White House Press Secretary Kayleigh McEnany has been roasted over an awkwardly worded quote in which she said science "should not stand in the way" of the United States reopening its schools.
Ms McEnany's boss, US President Donald Trump, has been pushing hard for schools to reopen, despite the accelerating spread of the coronavirus throughout the country.
The US has recorded more than 70,000 new infections on multiple days this week. The state of Florida alone is identifying more cases each day than some countries have recorded during the entire pandemic.
Nevertheless, last week Mr Trump pressured the Centres for Disease Control and Prevention (CDC) to relax its recommendations for how schools can safely reopen, calling the agency's guidelines too "tough and expensive".
The CDC advice said schools should maintain proper social distancing, clean their facilities, avoid sharing objects between students and stop serving communal meals in their cafeterias.
Mr Trump has threatened to cut off funding for schools that stay closed, though he doesn't actually have the power to follow through.
The subject came up during today's White House media briefing.
"The President has said unmistakably that he wants schools to open. And I was just in the Oval Office talking to him about that. And when he says open, he means open in full – kids being able to attend, each and every day, at their school," Ms McEnany told reporters.
"The science should not stand in the way of this."
She went on to quote Dr Scott Atlas, a physician who works for the Hoover Institution think tank. Dr Atlas has slammed Mr Trump's political opponents for claiming that reopening schools will help the virus spread.
"I'm not sure how many times it has to be said, but the risk of children from this disease and the fatality is nearly zero," Dr Atlas told Fox News on Monday.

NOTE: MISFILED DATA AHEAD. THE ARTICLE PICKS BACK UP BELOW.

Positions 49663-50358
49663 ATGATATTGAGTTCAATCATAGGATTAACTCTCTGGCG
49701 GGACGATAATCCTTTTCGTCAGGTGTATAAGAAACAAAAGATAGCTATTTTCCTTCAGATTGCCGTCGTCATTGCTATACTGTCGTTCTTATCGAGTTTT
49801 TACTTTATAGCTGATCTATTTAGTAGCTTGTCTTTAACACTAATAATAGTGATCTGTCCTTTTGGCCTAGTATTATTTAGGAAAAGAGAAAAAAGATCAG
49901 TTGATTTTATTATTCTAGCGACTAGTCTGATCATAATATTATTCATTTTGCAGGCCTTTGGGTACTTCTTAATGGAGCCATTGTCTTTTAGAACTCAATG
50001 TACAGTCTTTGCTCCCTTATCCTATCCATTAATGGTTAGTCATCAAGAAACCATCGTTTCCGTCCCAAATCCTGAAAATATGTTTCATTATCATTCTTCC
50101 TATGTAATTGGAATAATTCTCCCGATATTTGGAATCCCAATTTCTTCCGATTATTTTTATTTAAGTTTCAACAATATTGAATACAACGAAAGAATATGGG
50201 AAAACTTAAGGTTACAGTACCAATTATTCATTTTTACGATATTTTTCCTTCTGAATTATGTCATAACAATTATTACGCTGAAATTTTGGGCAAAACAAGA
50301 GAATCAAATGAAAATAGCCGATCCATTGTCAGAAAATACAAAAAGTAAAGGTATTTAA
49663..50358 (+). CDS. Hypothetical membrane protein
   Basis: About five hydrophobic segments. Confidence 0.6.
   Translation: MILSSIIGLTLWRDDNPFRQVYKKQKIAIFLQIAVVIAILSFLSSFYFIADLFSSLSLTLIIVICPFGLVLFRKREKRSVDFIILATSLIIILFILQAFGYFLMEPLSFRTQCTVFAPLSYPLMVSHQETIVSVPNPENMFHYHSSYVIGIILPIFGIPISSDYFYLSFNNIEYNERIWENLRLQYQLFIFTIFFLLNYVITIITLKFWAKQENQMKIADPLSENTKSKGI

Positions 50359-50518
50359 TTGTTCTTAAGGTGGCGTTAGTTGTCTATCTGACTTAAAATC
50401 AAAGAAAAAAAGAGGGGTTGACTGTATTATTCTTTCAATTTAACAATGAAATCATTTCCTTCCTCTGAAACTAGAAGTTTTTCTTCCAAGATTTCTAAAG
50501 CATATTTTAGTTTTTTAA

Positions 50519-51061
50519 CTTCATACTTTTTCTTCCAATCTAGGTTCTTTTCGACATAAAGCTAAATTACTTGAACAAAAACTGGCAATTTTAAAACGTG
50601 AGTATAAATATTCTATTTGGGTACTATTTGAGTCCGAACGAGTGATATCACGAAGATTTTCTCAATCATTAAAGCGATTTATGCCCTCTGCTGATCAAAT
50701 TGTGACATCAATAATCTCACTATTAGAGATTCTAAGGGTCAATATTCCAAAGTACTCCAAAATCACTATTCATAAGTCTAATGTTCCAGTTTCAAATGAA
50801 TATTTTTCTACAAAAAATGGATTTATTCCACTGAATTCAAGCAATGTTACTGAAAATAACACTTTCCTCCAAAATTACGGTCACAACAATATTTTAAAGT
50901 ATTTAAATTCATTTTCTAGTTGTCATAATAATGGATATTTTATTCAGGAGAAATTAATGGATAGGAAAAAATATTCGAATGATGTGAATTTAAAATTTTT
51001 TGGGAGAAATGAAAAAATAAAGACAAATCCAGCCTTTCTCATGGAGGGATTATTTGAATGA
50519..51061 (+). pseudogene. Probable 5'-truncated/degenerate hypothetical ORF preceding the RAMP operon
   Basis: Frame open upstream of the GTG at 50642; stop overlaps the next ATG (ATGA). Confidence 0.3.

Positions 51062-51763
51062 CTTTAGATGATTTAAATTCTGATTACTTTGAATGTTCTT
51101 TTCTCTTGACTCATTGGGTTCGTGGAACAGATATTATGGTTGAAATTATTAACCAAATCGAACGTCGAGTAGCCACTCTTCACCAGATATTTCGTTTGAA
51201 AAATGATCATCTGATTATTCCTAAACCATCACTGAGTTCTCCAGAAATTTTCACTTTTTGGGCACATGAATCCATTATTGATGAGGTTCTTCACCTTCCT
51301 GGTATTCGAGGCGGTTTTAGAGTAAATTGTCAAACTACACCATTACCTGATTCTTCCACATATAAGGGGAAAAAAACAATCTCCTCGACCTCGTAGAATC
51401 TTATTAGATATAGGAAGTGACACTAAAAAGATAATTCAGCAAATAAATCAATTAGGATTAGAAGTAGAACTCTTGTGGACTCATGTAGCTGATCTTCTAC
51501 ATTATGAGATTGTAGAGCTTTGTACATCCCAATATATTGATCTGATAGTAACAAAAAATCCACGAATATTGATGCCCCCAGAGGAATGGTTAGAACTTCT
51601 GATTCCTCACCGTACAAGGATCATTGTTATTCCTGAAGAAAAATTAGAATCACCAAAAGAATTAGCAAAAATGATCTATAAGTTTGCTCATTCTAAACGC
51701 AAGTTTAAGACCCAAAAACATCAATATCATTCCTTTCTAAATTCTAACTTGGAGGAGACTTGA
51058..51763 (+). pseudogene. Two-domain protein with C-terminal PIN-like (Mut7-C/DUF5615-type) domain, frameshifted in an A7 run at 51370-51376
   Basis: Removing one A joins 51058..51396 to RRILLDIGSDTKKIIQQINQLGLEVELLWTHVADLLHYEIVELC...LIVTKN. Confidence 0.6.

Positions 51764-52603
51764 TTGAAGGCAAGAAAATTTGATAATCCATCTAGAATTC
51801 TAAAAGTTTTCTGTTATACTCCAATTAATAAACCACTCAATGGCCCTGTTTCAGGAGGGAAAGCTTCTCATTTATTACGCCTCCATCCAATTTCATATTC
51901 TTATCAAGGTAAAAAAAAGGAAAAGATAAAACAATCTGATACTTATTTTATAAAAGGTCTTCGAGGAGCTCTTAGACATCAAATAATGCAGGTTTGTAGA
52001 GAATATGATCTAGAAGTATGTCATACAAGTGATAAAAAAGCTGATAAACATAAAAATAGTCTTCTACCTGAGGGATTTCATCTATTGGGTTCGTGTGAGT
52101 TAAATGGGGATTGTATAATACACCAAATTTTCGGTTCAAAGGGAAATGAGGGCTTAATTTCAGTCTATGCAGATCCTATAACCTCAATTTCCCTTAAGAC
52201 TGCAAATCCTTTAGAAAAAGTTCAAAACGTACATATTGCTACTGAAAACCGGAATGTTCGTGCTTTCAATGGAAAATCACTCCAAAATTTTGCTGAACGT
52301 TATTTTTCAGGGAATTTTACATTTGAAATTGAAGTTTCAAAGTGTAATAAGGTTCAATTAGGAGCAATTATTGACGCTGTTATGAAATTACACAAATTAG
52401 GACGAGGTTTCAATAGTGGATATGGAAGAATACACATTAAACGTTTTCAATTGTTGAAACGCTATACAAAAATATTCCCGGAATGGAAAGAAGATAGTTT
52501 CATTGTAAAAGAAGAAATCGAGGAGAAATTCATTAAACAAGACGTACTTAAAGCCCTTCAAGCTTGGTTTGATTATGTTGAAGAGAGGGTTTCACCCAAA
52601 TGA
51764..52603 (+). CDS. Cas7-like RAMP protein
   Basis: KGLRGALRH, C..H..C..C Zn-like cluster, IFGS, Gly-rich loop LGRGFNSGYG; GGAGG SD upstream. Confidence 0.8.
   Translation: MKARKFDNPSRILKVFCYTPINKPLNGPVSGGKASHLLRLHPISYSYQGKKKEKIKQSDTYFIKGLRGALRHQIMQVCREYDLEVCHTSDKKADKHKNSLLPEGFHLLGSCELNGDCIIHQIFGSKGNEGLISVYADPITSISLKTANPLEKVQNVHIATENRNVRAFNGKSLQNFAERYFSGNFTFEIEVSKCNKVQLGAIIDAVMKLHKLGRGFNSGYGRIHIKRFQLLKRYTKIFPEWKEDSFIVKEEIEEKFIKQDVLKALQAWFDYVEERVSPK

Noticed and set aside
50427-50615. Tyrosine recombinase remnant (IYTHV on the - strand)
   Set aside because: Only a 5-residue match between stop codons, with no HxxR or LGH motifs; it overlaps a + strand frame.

"The risk to children of a significant illness (from coronavirus) is far less than from the seasonal flu. This is totally antithetical to the data."
He labelled concerns about opening schools "hysteria", and said people "all over the world" were "stunned that we are willing to just simply destroy our children on some bizarre notion that's completely contrary to the science".
Ms McEnany also highlighted a study from the medical journal JAMA Pediatrics, which found coronavirus is severe "far less" frequently in children than in adults, and concluded kids are at "far greater risk" from influenza.
The journal also recently published an article arguing the "profound consequences" of closing schools "cannot be overlooked". Those consequences include "regressions in academic gains, heightened depression and anxiety symptoms, greater digital dependence and numerous unmet social needs".
"The science is very clear on this," Ms McEnany said.
"The science is on our side here, and we encourage localities and states to just simply follow the science, open our schools.
"It's very damaging to our children. There is a lack of reporting on abuse, there are mental depressions that are not addressed when students are not in school. Our schools are extremely important, they're essential, and they must reopen."
In context, it's clear that Ms McEnany was arguing the science supports Mr Trump's push to reopen schools. But her quote that the science "should not stand in the way" seemed to suggest the opposite.
Naturally, that is the quote everyone on the internet has pounced on.
Former White House physician Ronny Jackson, who is now a Republican political candidate, backed up Ms McEnany during an interview with Fox News Radio.
"If they're going home and they've got elderly parents or grandparents, we've got to make considerations for that, they've got to be careful," Dr Jackson conceded.
"But we shouldn't be worried about the kids when they go to school. They are not the concern here."
Ms McEnany herself called the reaction to her comments "a case study in media bias".
She found an unlikely defender in the form of CNN anchor Jake Tapper, a frequent critic of the Trump administration.
"I think she was trying to say the science shouldn't stand in the way because the science is on our side," Tapper told his viewers.
"I don't know that all of the science is on their side. Certainly, this White House, their respect for science knows bounds, let's put it that way. But I think that's what she was getting at."
He urged people to read the Press Secretary's "entire comment".
"She's arguing that the science is on the side of those who want to open them. She cites the JAMA study. I'm not taking a position on the matter, but be fair."